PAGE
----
A bone density scan can detect thinning bones at an early stage. If you already have osteoporosis, bone scans can also tell you how fast the disease is progressing.
But an abnormal bone scan can create as many questions as it answers. Who should get a bone density scan, and what do the results mean? If your bone density is below normal, what can you expect, and what should you do?
If you've been diagnosed with osteoporosis you know you need to lots of
vital nutrients, like calcium and vitamin D. Turns out breakfast may be the
best time to give your bone health a lift. Most of the foods and beverages now
fortified with calcium are start-your-day kinds of tastes: Orange juice. Milk.
Sure, the USDA puts baked herring at the top of the list of calcium-rich
food. But who knows a good recipe for that? And instant chocolate pudding is
pretty high on the list -- but...
Most bone scans use a technology called DEXA (for dual energy X-ray absorptiometry). In a DEXA scan, a person lies on a table while a technician aims a scanner mounted on a long arm. (Think of the machine that X-rays your teeth at the dentist; the difference is that this test uses very low energy radiation.)
"DEXA currently is the easiest, most standardized form of bone density testing, so that's what we use," says Mary Rhee, MD, MS, an endocrinologist and assistant professor of medicine at Emory University in Atlanta.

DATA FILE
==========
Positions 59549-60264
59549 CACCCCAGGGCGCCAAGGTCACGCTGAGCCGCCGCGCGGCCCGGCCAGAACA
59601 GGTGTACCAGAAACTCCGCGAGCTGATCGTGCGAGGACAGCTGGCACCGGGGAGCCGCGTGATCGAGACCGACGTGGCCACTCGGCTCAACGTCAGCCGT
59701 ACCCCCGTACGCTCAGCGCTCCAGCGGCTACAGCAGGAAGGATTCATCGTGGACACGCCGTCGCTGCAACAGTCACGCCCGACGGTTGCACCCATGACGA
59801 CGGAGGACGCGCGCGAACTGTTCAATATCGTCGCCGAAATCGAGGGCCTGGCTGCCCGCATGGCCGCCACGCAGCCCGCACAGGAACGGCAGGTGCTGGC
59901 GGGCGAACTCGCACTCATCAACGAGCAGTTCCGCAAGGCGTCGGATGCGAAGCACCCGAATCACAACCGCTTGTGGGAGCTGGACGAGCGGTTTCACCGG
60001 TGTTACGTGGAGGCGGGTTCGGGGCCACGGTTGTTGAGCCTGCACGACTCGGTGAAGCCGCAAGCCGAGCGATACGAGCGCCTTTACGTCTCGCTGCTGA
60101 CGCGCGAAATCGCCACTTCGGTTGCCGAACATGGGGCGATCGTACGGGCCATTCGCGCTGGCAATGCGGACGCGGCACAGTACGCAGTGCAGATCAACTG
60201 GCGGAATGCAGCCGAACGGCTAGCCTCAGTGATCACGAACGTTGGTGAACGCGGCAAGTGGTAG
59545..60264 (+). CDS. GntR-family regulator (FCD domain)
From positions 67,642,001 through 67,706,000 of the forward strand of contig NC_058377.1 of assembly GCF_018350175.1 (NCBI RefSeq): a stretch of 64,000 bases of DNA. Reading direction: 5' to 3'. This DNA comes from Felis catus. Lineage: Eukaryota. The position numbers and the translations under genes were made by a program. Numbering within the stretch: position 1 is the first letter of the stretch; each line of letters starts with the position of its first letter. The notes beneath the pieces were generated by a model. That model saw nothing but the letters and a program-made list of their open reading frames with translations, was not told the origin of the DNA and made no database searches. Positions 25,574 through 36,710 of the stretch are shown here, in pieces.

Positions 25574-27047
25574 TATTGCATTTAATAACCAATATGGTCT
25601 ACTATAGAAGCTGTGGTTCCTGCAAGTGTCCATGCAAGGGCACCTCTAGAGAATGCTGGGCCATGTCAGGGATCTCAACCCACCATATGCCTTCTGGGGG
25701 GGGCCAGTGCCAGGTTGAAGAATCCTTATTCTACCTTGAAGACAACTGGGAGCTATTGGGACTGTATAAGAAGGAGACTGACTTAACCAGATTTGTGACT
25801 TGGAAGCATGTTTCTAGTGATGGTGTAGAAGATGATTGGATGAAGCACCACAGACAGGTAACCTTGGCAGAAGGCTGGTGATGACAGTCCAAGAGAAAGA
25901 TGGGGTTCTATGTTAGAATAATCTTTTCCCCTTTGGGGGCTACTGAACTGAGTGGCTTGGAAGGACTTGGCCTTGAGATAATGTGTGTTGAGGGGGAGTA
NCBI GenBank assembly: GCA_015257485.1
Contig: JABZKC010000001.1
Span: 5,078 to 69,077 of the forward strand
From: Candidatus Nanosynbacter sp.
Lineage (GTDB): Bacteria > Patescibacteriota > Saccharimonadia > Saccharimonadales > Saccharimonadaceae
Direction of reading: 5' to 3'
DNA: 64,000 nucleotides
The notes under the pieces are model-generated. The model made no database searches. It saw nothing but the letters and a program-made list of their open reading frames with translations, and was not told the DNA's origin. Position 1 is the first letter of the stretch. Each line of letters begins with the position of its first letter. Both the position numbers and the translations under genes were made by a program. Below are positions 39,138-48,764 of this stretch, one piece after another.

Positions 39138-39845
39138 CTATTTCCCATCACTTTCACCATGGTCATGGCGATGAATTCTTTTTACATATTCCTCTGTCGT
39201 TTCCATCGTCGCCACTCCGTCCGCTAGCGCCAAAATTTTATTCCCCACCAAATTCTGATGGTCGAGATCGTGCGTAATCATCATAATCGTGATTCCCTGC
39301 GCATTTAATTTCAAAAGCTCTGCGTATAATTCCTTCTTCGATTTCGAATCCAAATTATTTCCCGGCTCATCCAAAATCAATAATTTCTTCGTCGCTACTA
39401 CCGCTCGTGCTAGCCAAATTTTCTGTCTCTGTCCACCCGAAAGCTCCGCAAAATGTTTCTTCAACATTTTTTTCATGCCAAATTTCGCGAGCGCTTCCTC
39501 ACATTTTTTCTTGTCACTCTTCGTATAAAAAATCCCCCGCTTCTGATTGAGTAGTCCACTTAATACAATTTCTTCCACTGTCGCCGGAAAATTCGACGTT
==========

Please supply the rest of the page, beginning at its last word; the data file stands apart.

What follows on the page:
The DEXA scanner uses beams of very low-energy radiation to determine the density of the bone. The amount of radiation is tiny: about one-tenth of a chest X-ray. The test is painless, and considered completely safe. Pregnant women should not get DEXA scans because the developing baby shouldn’t be exposed to radiation, no matter how low the dose, if possible.
Measurements are usually taken at the hip, and sometimes the spine and other sites. Insurance or Medicare generally pays for the test in women considered at risk for osteoporosis, or those already diagnosed with osteoporosis or osteopenia.
Other less commonly used technologies can measure bone density. They include:
Variations of DEXA, which measure bone density in the forearm, finger, or heel.
Quantitative computed tomography (QCT). Essentially a CAT scan of the bones, QCT provides more detailed images than DEXA.
Ultrasound of the bones in the heel, leg, kneecap, or other areas.
While all of these can determine bone density and osteoporosis risk, "DEXA is the most important test and is the gold standard," says Felicia Cosman, MD, clinical director for the National Osteoporosis Foundation.
Interpreting Your DEXA Bone Scan Results: T-Scores and Z-Scores
DEXA scores are reported as "T-scores" and "Z-scores."
The T-score is a comparison of a person's bone density with that of a healthy 30-year-old of the same sex.
The Z-score is a comparison of a person's bone density with that of an average person of the same age and sex.
Lower scores (more negative) mean lower bone density:
A T-score of -2.5 or lower qualifies as osteoporosis.
A T-score of -1.0 to -2.5 signifies osteopenia, meaning below-normal bone density without full osteoporosis.
Multiplying the T-score by 10% gives a rough estimate of how much bone density has been lost.
Z-scores are not used to formally diagnose osteoporosis. Low Z-scores can sometimes be a clue to look for a cause of osteoporosis.